Wildfires threaten southern California homes, prompt evacuations

Wildfires threaten southern California homes, prompt evacuations
By Gene Blevins

LOS ANGELES (Reuters) – California firefighters worked through the night into early Tuesday to tackle a pair of wildfires threatening people’s homes.

Live aerial video footage broadcast by KABC-TV showed flames raging along a ridge-line at the edge of an affluent beach-front neighborhood located between Santa Monica and Malibu about 18 miles (30 km) west of downtown Los Angeles.

Initially, a mandatory evacuation was ordered for about 200 homes in the Pacific Palisades community, as ground teams and helicopters worked on putting out hot spots and carving a containment line around the fire zone’s perimeter.

However, at around 8 p.m. (0300 GMT), the Los Angeles Fire Department said all evacuation orders had been lifted from the Palisades fire, and residents could return home.

Los Angeles Fire Department spokesman Brian Humphrey said winds were relatively light, helping to keep the blaze in check by reducing the amount of burning embers blown into the air.

Meanwhile, east of Los Angeles in San Bernardino County’s Little Mountain area, a 20-acre brush fire that broke out on Monday evening and destroyed three homes, damaged six more and threatened others, fire officials said.

The cause of the fire is not known.

Four residents were hospitalized for smoke inhalation or minor burns, the San Bernardino Sun newspaper said.

Some residents in both communities tried to protect their property with garden hoses, spraying water on roofs.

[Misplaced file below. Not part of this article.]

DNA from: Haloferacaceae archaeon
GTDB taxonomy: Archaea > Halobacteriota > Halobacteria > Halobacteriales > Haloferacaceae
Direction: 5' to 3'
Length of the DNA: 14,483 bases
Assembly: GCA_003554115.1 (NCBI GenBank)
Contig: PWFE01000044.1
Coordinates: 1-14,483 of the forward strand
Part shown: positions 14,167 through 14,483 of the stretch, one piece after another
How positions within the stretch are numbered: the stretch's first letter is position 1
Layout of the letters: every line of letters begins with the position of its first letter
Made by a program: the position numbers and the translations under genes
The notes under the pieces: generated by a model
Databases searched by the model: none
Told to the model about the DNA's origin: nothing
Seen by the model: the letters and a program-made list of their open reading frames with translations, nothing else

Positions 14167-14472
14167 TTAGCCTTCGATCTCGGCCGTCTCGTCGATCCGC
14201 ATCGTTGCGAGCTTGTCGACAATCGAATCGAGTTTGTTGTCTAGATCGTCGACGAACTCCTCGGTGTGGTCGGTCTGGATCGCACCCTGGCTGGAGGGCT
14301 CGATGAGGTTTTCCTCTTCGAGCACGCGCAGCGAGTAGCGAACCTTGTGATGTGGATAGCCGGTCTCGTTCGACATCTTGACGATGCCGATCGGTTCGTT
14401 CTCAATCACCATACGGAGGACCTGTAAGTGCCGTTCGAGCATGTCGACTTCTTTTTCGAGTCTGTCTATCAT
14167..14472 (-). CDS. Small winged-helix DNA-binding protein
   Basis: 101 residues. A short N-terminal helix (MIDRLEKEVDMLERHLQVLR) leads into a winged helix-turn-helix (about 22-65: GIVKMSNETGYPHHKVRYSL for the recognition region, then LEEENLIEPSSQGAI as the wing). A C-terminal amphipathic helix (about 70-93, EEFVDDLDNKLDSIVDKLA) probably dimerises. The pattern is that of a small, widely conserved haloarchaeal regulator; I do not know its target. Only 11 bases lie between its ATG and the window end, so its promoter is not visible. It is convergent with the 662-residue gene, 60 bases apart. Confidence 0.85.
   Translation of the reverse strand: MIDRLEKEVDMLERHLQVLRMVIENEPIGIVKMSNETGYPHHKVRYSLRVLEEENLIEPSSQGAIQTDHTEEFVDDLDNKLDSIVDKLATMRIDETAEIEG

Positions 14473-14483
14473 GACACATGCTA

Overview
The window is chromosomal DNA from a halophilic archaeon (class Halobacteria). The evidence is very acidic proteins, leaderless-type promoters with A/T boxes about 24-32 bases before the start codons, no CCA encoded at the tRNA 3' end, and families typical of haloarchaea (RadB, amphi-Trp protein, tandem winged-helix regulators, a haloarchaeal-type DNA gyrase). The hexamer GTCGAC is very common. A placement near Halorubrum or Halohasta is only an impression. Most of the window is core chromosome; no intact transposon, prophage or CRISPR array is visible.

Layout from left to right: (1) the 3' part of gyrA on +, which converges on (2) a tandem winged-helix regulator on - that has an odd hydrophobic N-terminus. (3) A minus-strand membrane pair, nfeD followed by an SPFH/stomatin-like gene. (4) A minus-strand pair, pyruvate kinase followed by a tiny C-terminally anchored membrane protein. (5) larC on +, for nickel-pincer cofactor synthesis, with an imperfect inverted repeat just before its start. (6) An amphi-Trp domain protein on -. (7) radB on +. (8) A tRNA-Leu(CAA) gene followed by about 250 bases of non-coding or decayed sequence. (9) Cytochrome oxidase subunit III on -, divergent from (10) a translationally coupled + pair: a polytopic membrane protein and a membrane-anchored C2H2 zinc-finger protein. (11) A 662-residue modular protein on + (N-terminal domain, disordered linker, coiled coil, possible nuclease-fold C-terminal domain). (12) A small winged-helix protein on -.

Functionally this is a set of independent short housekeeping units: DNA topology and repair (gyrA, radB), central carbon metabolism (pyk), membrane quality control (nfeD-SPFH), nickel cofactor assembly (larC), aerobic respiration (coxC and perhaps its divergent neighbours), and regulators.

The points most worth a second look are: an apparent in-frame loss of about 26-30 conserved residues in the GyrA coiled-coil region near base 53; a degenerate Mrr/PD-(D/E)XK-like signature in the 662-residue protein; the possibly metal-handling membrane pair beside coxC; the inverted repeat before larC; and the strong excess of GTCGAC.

San Bernardino County Fire Battalion Chief Mike McClintock warned residents against trying to fight the fire themselves, media reported.

“The biggest thing for us is if we ask people to evacuate, we want them to evacuate,” he said. “A garden hose isn’t going to stop a rapidly spreading fire.”

The blazes came about two weeks after a major wind-driven wildfire scorched nearly 8,000 acres (3,200 hectares) along the northern edge of Los Angeles, damaging or destroying dozens of structures and prompting evacuations of some 23,000 homes.

Assistant Fire Chief Patrick Butler said forecasts were for strong, dry winds to return Southern California on Thursday.

(Reporting and pictures by Gene Blevins in Los Angeles; Additional reporting Steve Gorman in Culver City, Calif., Subrat Patnaik in Bengaluru and Rich McKay in Atlanta; Editing by Alison Williams)

Mandatory evacuation ordered as Hawaii eruption hits four-week mark

As volcanic fissures spurts molten rock into the air, lava slowly approaches a home on Nohea Street in the Leilani Estates near Pahoa, May 27, 2018. REUTERS/Marco Garcia

By Jolyn Rosa

HONOLULU (Reuters) – The Hawaii community hardest hit by the Kilauea Volcano was ordered sealed off under a strict new mandatory evacuation on Thursday as the eruption marked its fourth week with no end in sight.

The Big Island’s mayor, Harry Kim, declared a roughly 17-block swath of the lava-stricken Leilani Estates subdivision off-limits indefinitely and gave any residents remaining there 24 hours to leave or face possible arrest.

The mandatory evacuation zone lies within a slightly larger area that was already under a voluntary evacuation and curfew.